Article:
The enduring draw of the West End means there is never a shortage of shows to see for the family, for friends or for a romantic night out. Whether you want to catch one of the all-time classics, see the new stars of the stage or check out a fresh production from your favourite performers, the West End never fails to deliver. With secure online booking, live ticket availability and regular ticket offers, Box Office are the leading online ticket agency for all West End shows, and so we asked them for some advice, and here they take us through their recommendations for what is hot in 2017.
For over 30 years now Andrew Lloyd Webber’s classic has wowed audiences, and when you see the high production values you will understand why.
Brace yourselves for a long run of this already-classic production of the charming Calendar Girls story, with a host of brilliant and original tunes from the Gary Barlow songbook.
This musical adaptation of Roald Dahl’s 1988 novel is brilliantly produced and scored by Dennis Kelly and comedian Tim Minchin.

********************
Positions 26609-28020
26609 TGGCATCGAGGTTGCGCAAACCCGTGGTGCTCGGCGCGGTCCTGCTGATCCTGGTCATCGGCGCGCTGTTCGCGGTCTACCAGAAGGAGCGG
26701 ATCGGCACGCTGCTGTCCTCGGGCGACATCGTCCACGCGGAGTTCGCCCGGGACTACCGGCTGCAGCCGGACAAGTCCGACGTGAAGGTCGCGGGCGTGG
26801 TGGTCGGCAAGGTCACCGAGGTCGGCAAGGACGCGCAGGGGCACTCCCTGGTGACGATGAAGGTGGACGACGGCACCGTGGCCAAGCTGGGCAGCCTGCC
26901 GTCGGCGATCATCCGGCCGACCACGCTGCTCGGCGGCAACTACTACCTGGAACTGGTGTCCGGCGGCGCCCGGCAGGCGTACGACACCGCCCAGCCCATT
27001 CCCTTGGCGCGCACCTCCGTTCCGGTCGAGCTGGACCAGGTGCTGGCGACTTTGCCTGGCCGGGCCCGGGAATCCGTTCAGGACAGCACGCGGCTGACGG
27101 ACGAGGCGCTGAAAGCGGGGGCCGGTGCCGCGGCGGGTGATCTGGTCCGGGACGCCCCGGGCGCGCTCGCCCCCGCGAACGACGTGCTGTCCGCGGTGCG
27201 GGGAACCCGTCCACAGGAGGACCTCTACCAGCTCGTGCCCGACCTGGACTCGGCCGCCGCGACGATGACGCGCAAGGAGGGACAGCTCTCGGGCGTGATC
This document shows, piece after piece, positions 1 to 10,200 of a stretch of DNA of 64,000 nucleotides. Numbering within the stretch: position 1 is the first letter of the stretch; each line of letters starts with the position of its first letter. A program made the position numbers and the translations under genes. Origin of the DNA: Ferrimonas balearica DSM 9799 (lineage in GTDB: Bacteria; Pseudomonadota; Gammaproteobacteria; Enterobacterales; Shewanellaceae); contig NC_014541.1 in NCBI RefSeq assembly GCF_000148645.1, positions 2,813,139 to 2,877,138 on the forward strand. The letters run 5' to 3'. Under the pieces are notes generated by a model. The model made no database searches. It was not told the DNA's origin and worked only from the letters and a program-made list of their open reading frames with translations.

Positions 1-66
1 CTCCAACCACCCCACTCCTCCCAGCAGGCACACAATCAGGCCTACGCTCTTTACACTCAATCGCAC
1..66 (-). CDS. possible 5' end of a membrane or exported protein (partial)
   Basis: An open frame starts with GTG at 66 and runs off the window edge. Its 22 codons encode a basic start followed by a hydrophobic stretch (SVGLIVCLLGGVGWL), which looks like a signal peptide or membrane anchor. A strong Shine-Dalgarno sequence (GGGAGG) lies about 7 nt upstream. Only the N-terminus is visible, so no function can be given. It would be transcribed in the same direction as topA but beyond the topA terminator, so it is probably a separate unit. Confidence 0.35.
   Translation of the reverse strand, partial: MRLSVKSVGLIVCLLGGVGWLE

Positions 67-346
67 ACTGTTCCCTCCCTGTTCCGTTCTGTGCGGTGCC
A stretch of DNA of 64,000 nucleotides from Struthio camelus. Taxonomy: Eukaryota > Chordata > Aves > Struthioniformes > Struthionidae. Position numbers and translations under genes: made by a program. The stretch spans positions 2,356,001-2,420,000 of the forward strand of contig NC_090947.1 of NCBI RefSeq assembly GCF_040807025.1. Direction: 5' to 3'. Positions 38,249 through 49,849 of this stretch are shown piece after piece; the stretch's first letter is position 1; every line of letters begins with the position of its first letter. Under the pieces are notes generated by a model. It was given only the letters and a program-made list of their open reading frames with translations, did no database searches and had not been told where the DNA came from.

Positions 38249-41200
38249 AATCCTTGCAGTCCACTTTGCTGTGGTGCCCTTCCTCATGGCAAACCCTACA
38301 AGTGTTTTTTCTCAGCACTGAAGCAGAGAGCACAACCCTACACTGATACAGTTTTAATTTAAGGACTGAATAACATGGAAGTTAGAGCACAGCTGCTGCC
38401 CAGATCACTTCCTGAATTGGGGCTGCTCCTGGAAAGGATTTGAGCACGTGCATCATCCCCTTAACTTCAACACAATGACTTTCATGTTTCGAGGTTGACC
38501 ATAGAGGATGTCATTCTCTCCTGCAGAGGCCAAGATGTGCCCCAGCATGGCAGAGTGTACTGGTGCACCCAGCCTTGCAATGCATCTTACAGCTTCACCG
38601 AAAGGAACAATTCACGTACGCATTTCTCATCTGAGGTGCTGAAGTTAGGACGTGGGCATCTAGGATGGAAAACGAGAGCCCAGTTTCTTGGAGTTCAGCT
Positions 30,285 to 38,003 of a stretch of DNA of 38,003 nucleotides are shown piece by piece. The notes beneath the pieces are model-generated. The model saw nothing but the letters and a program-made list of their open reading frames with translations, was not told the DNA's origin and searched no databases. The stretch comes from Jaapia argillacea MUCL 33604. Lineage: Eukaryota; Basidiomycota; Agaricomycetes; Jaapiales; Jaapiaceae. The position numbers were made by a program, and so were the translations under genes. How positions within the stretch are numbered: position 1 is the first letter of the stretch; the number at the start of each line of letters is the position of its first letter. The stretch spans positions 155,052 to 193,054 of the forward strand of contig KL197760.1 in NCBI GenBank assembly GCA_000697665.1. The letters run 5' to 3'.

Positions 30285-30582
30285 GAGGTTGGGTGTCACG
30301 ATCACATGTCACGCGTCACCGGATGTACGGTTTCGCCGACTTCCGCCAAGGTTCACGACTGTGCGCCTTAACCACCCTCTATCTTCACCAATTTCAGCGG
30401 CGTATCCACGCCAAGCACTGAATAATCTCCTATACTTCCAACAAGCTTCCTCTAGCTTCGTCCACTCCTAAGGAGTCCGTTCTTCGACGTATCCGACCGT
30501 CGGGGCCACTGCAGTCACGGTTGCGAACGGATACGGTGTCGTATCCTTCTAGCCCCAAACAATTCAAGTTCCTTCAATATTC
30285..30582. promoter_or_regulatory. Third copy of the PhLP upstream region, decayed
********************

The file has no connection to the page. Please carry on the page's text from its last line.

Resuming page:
As a stage adaptation of JB Priestley’s novel this is described as bold, mysterious and hugely entertaining.
Tick off those classic show tunes as Sheena Easton brings this old favourite back to the West End.
This dazzling prequel to the Wizard of Oz is fast becoming a West End classic, with plenty of tunes and dancing to entertain the whole family.
The second longest running show in the West End, from its 1985 debut, has been updated with an improved score and production.
David Tennant stars in a new production described as both “savagely funny and disturbingly dark”.
This multiple award-winning production of Mark Haddon’s tragic novel is swiftly building critical recognition from far and wide.
This shock comedy from the US creators of TV’s South Park continues to please its adult audiences.
Coming straight from an extended Broadway run, this beautiful new musical blends classic ballet with an unforgettable score.
Cabaret is high on the agenda again as Imelda Staunton leads an all-star cast in this revival of the iconic 1971 musical.
A deceptively simple but brilliantly clever stage adaptation of Tennessee Williams’ 1945 drama.
Tom Stoppard’s intensely funny depiction of the half-true 1917 meeting between Lenin and James Joyce has been hailed as a classic by critics and audiences alike.